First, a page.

The ‘1-4 star’ rating system doesn’t easily apply to the sci-fi martial arts import Black Mask. It’s easy to forget that for a brief period Jet Li was a viable cross-over action star. He seemed to be the heir apparent to the niche crowds that attended every Jackie Chan release and for those that sought out bootleg dubs of Li’s early work in his native home of China. After the success of The Matrix distributors began trotting out foreign products heavy on the wire-work action that would gain mainstream acceptance with Crouching Tiger, Hidden Dragon. Black Mask was actually shot and released in abroad 1996 but was only given a wide-release in the States to capitalize on Li’s popularity, coming off of his villainous turn in Lethal Weapon 4, and to tap into audiences sudden desire to consume eastern-style action.
Black Mask is a Hong Kong superhero movie with an alternately humorous and sadistic tone. The filmmakers may have been gunning to create an Asian version of Batman but this film most closely resembles The Crow in bleakness and violence. Simon (Jet Li) is a quiet lowly librarian content with his boring life. His often heartbroken co-worker (Karen Mok) has set her sights on the mysterious Simon. But in actuality, he’s not a meek book clerk. No. Simon is an enhanced superhuman, who escaped from his secret commando unit known as Squad 701. So, Simon assumes the identity of ‘Black Mask’ when his life of normalcy is shaken after a murderous rampage against all of Hong Kong’s drug dealers is linked to Squad 701.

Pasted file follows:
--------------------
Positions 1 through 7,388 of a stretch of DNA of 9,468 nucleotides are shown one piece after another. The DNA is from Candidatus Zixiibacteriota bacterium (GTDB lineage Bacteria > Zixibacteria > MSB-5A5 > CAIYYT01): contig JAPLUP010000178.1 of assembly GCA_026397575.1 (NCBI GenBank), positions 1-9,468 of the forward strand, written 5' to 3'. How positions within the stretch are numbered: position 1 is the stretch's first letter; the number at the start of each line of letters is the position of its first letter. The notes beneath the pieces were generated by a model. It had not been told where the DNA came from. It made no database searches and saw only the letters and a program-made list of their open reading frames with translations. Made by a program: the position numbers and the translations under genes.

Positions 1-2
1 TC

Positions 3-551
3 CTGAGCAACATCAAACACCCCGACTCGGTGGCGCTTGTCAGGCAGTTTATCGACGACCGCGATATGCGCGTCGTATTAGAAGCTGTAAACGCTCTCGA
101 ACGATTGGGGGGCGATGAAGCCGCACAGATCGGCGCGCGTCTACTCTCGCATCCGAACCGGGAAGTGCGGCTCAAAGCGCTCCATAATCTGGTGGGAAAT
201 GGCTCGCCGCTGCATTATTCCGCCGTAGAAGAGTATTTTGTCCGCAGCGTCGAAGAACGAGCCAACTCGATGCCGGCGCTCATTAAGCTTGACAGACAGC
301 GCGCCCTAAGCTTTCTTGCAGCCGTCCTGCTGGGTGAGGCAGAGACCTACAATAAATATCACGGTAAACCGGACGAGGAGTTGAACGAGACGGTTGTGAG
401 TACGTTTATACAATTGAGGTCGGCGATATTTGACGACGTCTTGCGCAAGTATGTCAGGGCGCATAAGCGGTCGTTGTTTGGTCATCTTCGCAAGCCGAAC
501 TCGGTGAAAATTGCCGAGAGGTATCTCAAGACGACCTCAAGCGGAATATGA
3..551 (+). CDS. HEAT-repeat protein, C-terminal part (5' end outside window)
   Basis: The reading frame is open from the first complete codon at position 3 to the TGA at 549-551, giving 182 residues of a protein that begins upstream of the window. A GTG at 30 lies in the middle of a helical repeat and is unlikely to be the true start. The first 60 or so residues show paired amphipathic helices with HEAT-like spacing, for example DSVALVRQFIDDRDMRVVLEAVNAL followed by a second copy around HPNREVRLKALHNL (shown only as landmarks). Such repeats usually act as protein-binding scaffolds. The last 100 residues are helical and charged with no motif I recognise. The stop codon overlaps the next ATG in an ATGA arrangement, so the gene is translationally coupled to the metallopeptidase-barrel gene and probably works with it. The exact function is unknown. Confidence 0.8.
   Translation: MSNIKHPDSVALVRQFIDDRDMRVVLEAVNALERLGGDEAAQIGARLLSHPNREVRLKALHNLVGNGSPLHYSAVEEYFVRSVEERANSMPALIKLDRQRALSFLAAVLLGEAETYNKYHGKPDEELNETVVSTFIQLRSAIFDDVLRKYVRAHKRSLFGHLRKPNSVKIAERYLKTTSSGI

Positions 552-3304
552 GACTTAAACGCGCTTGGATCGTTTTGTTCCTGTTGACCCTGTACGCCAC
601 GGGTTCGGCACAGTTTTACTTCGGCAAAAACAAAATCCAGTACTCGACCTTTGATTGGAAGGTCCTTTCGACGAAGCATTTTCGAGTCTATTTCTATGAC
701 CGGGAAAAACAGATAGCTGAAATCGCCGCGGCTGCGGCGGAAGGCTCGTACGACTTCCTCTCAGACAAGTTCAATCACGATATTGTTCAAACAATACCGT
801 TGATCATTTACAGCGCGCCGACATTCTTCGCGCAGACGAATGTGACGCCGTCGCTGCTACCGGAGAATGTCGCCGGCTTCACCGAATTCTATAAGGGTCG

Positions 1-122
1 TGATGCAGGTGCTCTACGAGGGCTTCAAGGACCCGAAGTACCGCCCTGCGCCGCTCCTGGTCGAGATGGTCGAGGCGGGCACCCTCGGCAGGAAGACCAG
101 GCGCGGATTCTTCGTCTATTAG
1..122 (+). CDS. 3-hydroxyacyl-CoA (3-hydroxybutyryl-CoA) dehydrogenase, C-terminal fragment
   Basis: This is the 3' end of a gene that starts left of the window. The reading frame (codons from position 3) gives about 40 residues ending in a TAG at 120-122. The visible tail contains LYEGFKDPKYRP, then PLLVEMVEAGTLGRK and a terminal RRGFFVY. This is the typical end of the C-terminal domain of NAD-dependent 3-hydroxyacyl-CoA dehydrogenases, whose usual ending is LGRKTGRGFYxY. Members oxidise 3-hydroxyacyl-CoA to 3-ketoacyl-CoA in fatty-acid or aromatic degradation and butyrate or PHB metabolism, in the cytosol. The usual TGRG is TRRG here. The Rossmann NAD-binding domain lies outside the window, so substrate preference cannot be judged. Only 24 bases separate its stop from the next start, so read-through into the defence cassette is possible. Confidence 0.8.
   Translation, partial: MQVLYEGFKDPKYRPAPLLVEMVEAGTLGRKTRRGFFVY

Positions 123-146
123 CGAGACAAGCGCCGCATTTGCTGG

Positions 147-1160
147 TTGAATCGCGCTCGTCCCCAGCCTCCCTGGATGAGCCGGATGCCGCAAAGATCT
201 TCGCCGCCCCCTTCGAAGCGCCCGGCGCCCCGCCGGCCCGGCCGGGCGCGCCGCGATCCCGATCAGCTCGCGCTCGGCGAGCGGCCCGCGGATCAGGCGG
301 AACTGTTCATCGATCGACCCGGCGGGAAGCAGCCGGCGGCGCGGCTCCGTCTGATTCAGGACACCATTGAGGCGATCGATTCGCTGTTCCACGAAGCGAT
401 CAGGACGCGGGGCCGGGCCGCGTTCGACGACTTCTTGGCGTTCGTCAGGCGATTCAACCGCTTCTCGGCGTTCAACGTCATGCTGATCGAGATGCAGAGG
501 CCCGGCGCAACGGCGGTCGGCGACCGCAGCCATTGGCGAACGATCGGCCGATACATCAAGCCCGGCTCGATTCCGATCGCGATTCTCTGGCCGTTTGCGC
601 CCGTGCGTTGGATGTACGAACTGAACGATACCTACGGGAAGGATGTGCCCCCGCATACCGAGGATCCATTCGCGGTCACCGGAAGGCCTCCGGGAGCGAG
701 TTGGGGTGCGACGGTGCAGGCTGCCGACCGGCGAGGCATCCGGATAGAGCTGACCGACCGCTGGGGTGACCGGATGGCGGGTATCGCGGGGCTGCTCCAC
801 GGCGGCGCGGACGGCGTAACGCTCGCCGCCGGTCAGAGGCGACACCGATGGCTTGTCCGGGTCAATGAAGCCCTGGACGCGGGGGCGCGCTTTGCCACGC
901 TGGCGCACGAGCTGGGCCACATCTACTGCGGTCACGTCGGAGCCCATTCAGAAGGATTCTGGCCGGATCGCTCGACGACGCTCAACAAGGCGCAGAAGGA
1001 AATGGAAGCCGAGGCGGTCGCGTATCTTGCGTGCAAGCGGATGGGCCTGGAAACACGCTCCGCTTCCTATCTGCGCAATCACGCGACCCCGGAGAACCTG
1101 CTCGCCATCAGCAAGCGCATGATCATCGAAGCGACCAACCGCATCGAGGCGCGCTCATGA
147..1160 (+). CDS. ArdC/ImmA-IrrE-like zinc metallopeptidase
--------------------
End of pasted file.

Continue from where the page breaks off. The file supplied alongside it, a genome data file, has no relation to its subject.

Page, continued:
As Jackie Chan began his immersion in the Hollywood studio system there was a vacuum that the flicks of Jet Li occupied for the better part of ten years. Eventually, Jet Li would also find himself in better star vehicles with bigger budgets and sleeker production values but there is a certain unpredictable quality to stylish action flicks from across seas. Black Mask suffers from a gonzo plot that is either incomplete or trimmed to fit this U.S. version but benefits from great use of camera placement during fight sequences, and a number of interesting choices in the lighting design of a few scenes. It’s taken me two decades to finally watch Black Mask and I’m not disappointed about either.
Director: Daniel Lee
Stars: Jet Li, Sean Lau, Karen Mok